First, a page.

February 2, 2010 (Tuesday):
Chase Merritt is at the McStay residence in the morning and departs at around 10 AM.
McGyver has also shown up early to paint. Summer runs errands while Joseph and McGyver paint, but as it turns out they have used the wrong paint. Chase Merritt returns home near to 11:30 AM. He accesses the Joseph McStay’s Quickbooks “Custom” account (it should be noted there were two sides to McStay’s Quickbooks: 1 for Joseph’s personal finances and EIP in general/ 2 strictly for monitoring the custom work Joseph did primarily with Chase “Custom”) Chase writes a check for payment due on a project. This amount is in keeping with what he was owed. It is clear that just as Joseph had only recently begun writing computer generated checks for his personal accounts, checks written to Chase would also now be computer generated. Why Joseph wanted Chase to generate his own checks is not clear. Some speculate it was because Joseph had found that his Quickbooks was being hacked into by his ex-business partner Dan Kavanaugh and that Joseph was trying to find ways for his payments to Chase to be confidential (payments to vendors were on percentage); I’ve speculated that Joseph instructed Chase to draft his own checks, on an as-needed basis so that Chase and Joseph, anticipating a busy year, wouldn’t have to make so many trips back and forth, solely for payment to be made. That week Chase had already been to the McStay residence at least twice-Joseph once. It was an hour each way in good traffic. As the work increased, this travel may have been time prohibitive. And Chase was paid only after the client’s fees were received, so payments were made based on the client’s schedule of payment. Chase also has a handwritten check he received from Joseph that day. The computer generated check is cashed. The handwritten check for $200 is used to open a new account at Bank of America. We can’t know for certain why Joseph would have handled his accounts this way, but in looking at final bank statements there appears to be a pattern. Checks appear to have been allocated by serial number. I’m guessing this made reconciling different accounts easier, as Joseph did not appear to do reconcile daily, but may have waited for at least a week. Joseph vanishes before the weekend of that first week in February. There is no record of him reconciling his books before his death, so very likely this was a once a week or once every two week endeavor. Maybe he did this only once a month… It is also evident that he divvied up payments. It was not unusual to see two checks written to the same vendor on the same day, in different amounts. Again, if the checks were for different projects, using checks with different serial numbers would make for visual accounting. It would make it easier to see on the bank statement what each payment had been for.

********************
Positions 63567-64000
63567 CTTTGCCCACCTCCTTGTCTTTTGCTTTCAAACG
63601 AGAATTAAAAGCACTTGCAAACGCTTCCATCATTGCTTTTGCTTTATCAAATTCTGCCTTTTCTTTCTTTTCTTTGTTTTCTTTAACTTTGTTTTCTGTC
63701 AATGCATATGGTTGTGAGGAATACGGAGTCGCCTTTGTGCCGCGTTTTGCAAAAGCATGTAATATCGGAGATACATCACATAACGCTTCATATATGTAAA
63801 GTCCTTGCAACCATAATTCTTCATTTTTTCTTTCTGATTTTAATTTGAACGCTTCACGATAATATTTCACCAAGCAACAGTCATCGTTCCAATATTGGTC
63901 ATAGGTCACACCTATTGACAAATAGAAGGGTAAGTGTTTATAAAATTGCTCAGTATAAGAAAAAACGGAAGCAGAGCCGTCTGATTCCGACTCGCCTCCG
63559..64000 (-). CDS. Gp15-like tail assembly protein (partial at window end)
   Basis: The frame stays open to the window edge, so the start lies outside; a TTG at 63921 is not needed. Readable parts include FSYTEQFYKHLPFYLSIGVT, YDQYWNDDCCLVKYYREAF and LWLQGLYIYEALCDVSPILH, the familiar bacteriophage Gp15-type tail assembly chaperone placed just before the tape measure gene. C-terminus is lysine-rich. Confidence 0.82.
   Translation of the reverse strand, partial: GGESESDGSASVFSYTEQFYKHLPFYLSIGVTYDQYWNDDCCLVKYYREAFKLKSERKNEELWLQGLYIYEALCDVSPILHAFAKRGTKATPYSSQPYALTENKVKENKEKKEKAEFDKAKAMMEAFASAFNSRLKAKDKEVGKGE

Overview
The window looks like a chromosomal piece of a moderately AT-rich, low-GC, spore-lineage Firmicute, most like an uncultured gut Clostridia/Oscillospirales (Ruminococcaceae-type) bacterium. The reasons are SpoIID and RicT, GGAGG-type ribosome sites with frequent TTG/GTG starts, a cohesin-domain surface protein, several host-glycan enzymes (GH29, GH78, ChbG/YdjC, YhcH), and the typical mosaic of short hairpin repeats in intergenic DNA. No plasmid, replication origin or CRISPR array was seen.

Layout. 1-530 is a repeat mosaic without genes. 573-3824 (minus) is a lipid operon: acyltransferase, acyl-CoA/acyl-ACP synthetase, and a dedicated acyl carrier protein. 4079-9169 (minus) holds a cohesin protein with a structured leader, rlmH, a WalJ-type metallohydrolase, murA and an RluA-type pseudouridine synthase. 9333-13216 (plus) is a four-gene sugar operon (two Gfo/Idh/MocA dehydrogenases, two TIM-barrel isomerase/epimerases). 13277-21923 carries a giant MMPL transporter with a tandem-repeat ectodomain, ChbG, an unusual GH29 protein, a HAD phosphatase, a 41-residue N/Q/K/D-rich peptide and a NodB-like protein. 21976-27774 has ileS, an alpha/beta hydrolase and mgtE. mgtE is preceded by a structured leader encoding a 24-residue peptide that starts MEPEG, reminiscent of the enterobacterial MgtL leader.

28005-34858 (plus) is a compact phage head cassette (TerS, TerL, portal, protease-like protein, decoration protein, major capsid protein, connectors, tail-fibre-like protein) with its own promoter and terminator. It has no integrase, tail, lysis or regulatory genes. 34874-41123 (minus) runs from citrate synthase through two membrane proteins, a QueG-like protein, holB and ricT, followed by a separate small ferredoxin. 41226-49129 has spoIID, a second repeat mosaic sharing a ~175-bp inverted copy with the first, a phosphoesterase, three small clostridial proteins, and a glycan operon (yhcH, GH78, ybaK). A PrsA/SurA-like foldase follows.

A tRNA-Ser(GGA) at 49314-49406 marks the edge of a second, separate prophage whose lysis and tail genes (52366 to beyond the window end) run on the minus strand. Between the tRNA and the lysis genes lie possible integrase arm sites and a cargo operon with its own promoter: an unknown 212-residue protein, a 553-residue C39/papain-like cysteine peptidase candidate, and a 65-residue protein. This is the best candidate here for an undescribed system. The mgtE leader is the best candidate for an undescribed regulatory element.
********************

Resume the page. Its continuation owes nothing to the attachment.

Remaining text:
The laborers scheduled to install the floors cancelled due to rain. This takes some of the pressure off Summer to get the interior of the home painted by that date.